Despite attempts to make government more accessible, understandable and open to citizens there always seems to be one more ‘hoop’ to jump through to get where you want to go as our first question shows. We also offer a new take on the old Latin phrase, “caveat emptor” or buyer beware…
Q: First of all, I want to say thank you for your recent efforts/help with our various licenses! I’d like some clarification on our asbestos certification though. On our license it shows the asbestos certification and says “for bidding purposes only”. That implies that we cannot actually perform the service. We are registered with DOSH as an asbestos contractor. Do we need to provide the CSLB with our DOSH certificate?
A: Yes, if you are performing asbestos abatement work then you should provide the CSLB with your DOSH certificate. Once that is provided, the CSLB will remove the “for bidding purposes only” notation from your license.
Q: Is there anything a contractor can do to influence how a public agency classifies work for a project? The General Contractor on our current project said the project is 90% General and 10% Electrical, but the City wants to give the contract to a “C-10” Electrical contractor.
A: Unfortunately there is not much a contractor can do regarding a public agency class determination on one of their projects. Unless it’s wildly ‘off base’ a local government agency can pretty much decide which classification they will accept. Both public agency and federal projects have their own unique processes and requirements that don’t always align with those in the private commercial marketplace.
You can always appeal to the governing board of the public agency, however that usually doesn’t go anywhere because it creates the need to re-advertise the bid but it’s one thing you can try.
Q: I am not a contractor but I came across your website when I was doing research on what I should do about an issue that I’m having with a contractor that is doing work on my home. I am not happy with his work at all and I checked out his license and found that it’s currently suspended! I called the CSLB to see what the date of Suspension was and they said that they were not able to give me that information. Is there a way that you can find out when the license went ‘suspended’? And is it true that I don’t have to pay him for the project because his license is suspended?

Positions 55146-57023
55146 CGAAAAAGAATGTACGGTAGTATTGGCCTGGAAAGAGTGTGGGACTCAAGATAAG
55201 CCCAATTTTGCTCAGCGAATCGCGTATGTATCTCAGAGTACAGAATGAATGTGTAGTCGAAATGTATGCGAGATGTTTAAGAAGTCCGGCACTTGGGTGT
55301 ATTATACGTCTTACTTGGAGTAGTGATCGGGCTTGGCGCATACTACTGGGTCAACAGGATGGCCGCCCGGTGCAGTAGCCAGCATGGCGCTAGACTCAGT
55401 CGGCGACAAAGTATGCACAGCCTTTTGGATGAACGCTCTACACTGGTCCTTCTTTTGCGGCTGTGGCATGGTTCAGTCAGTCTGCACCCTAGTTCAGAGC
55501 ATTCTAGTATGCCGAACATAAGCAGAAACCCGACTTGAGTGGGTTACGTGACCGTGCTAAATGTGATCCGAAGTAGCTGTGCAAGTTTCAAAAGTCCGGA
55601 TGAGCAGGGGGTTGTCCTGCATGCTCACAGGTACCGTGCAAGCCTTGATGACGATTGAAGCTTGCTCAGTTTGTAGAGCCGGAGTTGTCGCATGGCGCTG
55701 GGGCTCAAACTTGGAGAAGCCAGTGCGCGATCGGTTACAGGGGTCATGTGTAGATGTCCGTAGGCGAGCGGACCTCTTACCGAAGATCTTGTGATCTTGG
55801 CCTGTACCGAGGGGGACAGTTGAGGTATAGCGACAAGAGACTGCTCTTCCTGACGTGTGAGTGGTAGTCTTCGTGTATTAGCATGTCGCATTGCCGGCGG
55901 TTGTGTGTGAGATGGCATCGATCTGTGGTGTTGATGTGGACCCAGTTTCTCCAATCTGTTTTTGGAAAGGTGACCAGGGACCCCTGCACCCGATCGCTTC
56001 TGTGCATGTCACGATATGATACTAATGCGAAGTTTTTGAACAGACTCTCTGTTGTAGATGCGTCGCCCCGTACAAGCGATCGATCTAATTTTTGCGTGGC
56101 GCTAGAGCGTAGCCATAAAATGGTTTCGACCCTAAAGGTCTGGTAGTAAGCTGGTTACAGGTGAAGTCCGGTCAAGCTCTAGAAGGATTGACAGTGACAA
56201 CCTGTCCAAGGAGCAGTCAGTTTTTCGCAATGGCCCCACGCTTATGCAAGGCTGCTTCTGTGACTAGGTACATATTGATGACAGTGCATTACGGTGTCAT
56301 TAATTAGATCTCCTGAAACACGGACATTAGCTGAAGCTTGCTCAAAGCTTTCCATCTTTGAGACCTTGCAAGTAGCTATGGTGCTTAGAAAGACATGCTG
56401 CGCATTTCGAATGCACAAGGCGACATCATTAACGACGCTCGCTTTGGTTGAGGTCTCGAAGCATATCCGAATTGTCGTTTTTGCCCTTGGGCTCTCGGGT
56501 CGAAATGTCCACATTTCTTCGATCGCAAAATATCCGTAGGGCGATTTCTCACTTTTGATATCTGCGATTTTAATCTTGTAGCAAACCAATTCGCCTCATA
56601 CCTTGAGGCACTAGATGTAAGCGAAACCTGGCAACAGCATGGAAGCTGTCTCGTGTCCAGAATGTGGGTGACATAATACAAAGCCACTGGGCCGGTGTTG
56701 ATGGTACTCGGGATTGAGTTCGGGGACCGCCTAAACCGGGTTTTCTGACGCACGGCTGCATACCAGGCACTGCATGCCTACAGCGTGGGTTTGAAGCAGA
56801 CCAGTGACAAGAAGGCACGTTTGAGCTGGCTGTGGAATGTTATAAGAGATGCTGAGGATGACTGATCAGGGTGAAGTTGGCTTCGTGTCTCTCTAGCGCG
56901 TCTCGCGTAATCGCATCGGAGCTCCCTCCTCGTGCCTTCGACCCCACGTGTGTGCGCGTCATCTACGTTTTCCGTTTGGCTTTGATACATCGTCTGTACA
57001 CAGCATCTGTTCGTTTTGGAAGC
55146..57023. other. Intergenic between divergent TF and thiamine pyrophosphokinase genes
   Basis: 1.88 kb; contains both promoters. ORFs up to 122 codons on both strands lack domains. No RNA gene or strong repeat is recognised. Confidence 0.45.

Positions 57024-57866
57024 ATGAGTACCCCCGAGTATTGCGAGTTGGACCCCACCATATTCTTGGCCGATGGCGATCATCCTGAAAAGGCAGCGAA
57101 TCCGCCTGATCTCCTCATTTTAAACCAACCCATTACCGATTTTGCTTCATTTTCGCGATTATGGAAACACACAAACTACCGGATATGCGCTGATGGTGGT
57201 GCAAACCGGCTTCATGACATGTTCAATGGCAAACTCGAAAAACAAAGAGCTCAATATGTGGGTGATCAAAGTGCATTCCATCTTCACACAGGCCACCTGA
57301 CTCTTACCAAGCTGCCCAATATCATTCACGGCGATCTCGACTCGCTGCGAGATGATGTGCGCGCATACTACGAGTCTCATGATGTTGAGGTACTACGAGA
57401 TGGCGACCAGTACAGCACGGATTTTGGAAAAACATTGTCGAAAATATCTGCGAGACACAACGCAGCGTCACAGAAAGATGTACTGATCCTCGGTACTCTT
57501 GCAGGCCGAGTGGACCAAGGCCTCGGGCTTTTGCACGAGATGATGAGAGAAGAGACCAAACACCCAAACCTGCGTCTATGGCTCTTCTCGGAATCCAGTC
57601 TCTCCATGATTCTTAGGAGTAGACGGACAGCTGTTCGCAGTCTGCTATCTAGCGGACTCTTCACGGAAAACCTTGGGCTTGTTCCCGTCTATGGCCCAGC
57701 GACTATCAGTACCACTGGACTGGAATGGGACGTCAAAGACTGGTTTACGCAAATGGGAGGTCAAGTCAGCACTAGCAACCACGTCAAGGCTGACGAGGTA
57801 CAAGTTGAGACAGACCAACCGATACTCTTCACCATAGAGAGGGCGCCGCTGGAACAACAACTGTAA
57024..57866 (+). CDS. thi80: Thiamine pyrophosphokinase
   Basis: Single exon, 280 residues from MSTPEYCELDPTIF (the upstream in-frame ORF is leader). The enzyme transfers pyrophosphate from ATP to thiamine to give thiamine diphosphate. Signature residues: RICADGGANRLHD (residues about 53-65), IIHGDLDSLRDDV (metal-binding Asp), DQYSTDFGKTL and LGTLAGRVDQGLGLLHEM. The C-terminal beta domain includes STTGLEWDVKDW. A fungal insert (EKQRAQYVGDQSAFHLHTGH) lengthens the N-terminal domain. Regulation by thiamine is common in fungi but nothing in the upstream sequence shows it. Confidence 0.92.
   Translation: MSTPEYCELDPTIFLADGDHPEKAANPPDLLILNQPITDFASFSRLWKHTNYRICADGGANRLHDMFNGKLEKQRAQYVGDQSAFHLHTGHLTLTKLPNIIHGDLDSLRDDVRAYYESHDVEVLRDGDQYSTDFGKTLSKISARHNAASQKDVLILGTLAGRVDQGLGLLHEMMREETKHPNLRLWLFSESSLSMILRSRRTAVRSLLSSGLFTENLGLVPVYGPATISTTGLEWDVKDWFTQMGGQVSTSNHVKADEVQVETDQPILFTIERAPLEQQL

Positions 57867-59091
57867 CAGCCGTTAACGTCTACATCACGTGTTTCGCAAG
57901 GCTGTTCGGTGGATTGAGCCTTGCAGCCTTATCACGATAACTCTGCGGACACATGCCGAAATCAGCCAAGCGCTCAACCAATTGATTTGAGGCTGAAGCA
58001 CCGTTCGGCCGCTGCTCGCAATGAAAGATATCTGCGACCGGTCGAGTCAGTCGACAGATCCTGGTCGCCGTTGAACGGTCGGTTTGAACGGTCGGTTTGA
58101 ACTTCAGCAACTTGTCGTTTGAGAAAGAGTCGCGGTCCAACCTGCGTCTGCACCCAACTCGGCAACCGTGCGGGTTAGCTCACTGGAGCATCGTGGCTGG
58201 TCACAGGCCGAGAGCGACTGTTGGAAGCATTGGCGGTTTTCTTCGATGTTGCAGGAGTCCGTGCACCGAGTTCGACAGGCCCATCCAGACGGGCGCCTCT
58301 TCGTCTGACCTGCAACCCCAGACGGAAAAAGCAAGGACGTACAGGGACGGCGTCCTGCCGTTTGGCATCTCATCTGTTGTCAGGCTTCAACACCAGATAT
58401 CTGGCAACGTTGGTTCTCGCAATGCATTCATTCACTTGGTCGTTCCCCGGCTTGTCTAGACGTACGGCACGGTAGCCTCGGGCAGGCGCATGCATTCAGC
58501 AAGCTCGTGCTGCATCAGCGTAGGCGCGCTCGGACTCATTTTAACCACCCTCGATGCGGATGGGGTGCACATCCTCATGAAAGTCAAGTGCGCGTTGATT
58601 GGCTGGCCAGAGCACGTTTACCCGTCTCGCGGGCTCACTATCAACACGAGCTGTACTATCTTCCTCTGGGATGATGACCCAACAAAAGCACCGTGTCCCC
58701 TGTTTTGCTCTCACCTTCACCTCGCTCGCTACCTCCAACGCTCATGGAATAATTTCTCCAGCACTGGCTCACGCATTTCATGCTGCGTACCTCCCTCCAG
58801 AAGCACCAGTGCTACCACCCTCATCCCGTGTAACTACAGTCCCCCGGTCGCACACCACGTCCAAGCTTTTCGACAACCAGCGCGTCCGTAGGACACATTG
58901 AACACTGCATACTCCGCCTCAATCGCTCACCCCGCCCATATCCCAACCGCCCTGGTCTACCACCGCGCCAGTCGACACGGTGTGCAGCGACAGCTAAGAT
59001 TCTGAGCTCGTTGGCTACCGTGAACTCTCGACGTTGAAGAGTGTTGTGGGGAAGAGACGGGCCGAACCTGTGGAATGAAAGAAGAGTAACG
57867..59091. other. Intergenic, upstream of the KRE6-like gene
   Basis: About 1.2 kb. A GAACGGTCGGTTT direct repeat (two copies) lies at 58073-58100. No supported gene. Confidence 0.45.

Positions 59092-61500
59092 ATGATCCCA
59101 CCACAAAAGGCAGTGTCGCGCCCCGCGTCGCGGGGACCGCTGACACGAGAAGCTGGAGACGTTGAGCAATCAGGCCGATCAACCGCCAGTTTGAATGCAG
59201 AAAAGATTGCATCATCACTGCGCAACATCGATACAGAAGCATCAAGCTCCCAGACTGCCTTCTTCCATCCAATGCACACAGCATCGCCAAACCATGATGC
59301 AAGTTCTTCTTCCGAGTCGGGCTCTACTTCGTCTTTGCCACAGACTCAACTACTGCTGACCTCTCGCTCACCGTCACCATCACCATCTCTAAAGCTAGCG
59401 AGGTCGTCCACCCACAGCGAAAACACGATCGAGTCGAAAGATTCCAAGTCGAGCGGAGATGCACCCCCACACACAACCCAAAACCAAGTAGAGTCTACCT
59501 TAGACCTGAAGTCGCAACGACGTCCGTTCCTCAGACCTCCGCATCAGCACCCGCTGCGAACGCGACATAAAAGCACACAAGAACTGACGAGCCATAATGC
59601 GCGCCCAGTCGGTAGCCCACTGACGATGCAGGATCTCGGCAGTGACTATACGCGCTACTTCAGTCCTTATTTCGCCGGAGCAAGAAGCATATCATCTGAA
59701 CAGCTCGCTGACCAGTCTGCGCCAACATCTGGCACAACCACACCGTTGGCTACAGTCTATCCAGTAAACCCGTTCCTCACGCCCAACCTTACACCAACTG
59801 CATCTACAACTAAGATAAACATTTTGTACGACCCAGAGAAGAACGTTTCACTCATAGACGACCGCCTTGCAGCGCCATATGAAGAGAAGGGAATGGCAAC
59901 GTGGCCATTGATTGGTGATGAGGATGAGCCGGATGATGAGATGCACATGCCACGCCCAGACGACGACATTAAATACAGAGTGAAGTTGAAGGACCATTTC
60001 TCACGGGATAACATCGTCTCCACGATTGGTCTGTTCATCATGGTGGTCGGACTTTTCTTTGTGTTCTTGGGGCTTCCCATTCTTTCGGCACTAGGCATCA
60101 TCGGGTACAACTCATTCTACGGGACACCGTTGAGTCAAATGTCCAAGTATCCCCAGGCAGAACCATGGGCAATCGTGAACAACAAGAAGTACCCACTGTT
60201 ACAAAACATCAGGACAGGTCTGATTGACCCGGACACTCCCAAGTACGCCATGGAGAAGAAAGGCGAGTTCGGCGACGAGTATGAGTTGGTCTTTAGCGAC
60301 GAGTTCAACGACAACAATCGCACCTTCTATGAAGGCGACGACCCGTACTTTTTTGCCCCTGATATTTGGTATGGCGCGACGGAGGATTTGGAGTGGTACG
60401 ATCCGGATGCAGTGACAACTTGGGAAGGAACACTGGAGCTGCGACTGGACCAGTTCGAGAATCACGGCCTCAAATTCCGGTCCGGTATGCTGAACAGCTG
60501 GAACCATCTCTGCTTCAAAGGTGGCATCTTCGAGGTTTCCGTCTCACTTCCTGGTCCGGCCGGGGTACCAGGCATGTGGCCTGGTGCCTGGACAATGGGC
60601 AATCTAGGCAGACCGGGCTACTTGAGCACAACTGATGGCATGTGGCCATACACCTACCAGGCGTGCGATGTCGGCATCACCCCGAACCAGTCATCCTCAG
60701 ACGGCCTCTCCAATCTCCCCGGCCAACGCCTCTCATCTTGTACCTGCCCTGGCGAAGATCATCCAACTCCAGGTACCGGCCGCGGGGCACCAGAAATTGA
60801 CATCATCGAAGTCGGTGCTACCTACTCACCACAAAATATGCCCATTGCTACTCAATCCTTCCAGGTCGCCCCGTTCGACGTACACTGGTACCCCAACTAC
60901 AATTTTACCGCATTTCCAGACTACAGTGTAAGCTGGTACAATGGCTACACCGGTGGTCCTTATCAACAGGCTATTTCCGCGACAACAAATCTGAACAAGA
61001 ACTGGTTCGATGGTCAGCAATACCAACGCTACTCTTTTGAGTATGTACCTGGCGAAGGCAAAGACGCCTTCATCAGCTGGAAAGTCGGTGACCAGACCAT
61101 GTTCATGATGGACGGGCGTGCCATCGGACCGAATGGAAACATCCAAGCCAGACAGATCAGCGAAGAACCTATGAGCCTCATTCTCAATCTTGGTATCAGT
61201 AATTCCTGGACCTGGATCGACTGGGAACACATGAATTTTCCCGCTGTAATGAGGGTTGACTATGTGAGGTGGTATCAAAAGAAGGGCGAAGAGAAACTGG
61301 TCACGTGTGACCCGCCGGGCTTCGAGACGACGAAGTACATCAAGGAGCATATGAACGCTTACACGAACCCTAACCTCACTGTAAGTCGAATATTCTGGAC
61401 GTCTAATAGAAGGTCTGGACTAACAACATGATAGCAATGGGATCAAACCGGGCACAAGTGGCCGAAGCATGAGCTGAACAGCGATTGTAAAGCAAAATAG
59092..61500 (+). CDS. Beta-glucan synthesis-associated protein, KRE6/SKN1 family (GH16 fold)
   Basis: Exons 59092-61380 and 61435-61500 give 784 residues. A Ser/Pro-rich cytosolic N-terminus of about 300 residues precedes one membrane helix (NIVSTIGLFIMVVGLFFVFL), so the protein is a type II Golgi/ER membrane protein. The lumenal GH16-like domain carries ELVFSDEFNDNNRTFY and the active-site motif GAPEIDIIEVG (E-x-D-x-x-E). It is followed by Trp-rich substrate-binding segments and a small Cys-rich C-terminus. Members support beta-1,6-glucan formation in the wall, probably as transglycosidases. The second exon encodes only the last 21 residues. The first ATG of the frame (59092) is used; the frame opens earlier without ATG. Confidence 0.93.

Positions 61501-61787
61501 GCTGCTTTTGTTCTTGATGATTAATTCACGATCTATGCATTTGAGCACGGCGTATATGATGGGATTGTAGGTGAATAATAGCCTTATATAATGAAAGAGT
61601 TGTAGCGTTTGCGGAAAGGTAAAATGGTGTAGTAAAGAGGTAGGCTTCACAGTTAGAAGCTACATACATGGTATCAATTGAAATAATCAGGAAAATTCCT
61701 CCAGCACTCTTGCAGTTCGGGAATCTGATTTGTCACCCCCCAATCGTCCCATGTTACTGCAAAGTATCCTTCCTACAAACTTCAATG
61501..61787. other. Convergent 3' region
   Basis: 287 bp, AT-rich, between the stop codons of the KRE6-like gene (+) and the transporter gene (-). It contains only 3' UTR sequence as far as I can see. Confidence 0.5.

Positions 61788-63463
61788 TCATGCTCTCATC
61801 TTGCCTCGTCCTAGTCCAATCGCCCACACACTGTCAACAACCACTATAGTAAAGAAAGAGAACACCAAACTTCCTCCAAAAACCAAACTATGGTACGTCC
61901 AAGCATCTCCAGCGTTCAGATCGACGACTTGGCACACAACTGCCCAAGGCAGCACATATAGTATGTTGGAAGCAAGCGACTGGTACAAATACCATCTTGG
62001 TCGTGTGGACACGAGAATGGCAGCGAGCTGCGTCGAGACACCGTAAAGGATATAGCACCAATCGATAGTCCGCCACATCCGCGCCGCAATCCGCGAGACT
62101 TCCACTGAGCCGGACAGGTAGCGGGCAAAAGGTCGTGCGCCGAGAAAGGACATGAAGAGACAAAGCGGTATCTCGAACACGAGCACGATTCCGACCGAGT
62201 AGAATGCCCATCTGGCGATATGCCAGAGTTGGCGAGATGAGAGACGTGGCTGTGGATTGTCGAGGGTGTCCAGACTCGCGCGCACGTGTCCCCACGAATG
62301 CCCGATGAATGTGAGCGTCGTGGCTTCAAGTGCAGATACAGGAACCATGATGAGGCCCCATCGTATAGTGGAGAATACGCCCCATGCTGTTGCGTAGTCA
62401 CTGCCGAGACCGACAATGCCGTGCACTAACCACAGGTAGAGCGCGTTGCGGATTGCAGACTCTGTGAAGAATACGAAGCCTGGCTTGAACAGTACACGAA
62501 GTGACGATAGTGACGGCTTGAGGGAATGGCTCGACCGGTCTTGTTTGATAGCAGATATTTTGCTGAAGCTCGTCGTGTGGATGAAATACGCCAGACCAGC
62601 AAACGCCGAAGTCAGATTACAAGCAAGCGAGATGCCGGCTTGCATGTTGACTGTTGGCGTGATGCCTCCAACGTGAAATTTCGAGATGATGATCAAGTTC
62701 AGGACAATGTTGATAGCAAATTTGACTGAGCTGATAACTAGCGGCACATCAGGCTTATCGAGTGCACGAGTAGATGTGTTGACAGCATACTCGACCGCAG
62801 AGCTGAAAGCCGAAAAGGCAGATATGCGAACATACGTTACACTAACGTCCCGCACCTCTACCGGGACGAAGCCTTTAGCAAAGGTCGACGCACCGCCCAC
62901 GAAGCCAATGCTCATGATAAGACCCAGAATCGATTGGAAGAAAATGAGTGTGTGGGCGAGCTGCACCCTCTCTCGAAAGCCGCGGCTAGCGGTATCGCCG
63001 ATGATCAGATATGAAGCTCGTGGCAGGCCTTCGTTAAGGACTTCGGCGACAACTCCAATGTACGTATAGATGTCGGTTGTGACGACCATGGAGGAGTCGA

A: In order to find out when the license was suspended you will want to request a “certified license history” from the CSLB. We can request this for you and pick it up when it’s ready, or you can fill out the form, which is available on the CSLB’s website, and mail it in.
Yes, it is true that you as a consumer are not required to pay a contractor who is not properly licensed during the entire length of the project. If the individual’s license goes ‘Suspended’ even for just one day as the result of non-compliance (such as an expired Worker’s Comp policy or an expired License bond) they are not entitled to be paid for the entire project by law. A crucial point for contractors to know and understand because many consumers now do know they can easily research the law and licensing online. “Contra cave” in Latin or in any language, contractors beware!